That is why it is necessary to be skeptical of the IPCC position that most of the warming is anthropogenic.


Causation from one variable would only track if no other variables changed. That is why correlations with higher numbers of variables is suspect, especially when there is no evidence for a mechanism for the cause.


The correlation values can tell us how much of the variability in one variable can be explained by the other variable. When Georgieva et. al gets r values of 0.85, it means that 85% of the variance over the last 150 years can be explained by solar variability, which is amazingly high for such a chaotic climate system.

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Last edited by Snowy123 on Mon Jul 02, 2012 10:02 am, edited 2 times in total.

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PostPosted: Mon Jul 02, 2012 9:47 am 
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Wayne Stollings wrote:

Where is there evidence of cause being ignored?


Dismissive of any strong correlations between solar output and temperature is one.

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PostPosted: Mon Jul 02, 2012 10:03 am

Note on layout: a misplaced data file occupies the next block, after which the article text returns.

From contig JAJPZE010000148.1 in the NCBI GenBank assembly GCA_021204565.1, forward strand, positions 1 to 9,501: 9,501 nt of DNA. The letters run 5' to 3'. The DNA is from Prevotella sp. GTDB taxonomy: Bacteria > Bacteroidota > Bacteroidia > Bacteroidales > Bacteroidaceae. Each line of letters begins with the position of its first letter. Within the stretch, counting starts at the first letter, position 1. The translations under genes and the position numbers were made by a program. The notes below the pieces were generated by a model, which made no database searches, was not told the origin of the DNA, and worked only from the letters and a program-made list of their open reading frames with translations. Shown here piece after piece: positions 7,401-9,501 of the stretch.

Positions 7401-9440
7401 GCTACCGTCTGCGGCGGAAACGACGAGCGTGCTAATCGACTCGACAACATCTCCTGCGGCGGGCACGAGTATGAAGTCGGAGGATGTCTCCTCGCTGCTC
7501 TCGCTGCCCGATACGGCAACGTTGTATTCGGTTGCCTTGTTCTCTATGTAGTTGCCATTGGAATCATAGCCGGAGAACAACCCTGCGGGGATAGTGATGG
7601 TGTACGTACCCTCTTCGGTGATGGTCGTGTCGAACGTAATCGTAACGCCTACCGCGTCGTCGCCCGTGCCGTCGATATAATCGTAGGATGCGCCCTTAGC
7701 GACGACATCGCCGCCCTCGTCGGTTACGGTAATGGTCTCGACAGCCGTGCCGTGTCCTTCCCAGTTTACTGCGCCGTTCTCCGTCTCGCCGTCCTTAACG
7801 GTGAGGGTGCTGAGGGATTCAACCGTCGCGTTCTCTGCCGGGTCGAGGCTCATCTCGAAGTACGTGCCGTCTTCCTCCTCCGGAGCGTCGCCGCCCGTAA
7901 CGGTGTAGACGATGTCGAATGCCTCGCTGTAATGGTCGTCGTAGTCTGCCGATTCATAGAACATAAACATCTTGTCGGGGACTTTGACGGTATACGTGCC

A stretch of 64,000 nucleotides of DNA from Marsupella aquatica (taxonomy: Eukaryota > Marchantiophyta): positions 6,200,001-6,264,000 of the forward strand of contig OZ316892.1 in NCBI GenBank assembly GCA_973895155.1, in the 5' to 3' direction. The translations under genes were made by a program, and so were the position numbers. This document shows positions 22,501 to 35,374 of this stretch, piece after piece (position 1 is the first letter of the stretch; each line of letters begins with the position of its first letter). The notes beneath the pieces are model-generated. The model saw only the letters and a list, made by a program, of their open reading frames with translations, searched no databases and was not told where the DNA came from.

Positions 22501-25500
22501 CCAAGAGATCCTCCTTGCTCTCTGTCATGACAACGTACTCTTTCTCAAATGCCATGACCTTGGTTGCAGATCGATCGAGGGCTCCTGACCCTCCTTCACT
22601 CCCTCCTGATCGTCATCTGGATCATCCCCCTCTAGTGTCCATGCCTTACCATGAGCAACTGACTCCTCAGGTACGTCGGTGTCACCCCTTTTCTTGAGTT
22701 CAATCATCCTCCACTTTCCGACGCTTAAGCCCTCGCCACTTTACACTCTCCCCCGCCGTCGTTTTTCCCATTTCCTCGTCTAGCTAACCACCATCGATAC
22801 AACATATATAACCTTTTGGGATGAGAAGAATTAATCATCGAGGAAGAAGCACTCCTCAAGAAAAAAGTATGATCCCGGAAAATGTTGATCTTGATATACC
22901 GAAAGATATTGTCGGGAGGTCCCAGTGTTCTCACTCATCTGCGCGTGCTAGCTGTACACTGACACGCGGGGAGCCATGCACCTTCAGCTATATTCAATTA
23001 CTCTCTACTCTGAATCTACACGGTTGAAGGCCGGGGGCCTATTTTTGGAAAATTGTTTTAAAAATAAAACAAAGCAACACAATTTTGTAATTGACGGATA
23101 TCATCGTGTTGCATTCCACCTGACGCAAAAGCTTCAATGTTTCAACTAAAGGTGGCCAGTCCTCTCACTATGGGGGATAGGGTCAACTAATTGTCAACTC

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Tim the Plumber wrote:
Quote:
Having talked to you for several years now Snowie, why are you so passionate about your position and not listen to the IPCC position on climate? Your predetermined postion excludes the mainstream science position based in evidence. At the environment site you were just adamant that there can't be any deep sea warming during the hiatus. Evidnece doesn't seem to move Snowie, its my observation that you are totally bonded to your predetermined viewpoint.


Snowie,

Could you start a new thread to explain the basics of the geomagnetic thing? I am unsure what it's about as it's a bit beyond me unless it's the cosmic ray/cloud formation rate as altered by solar weather. (Is that it??)


Hey Tim,

I can do that for you.

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PostPosted: Mon Jul 02, 2012 10:04 am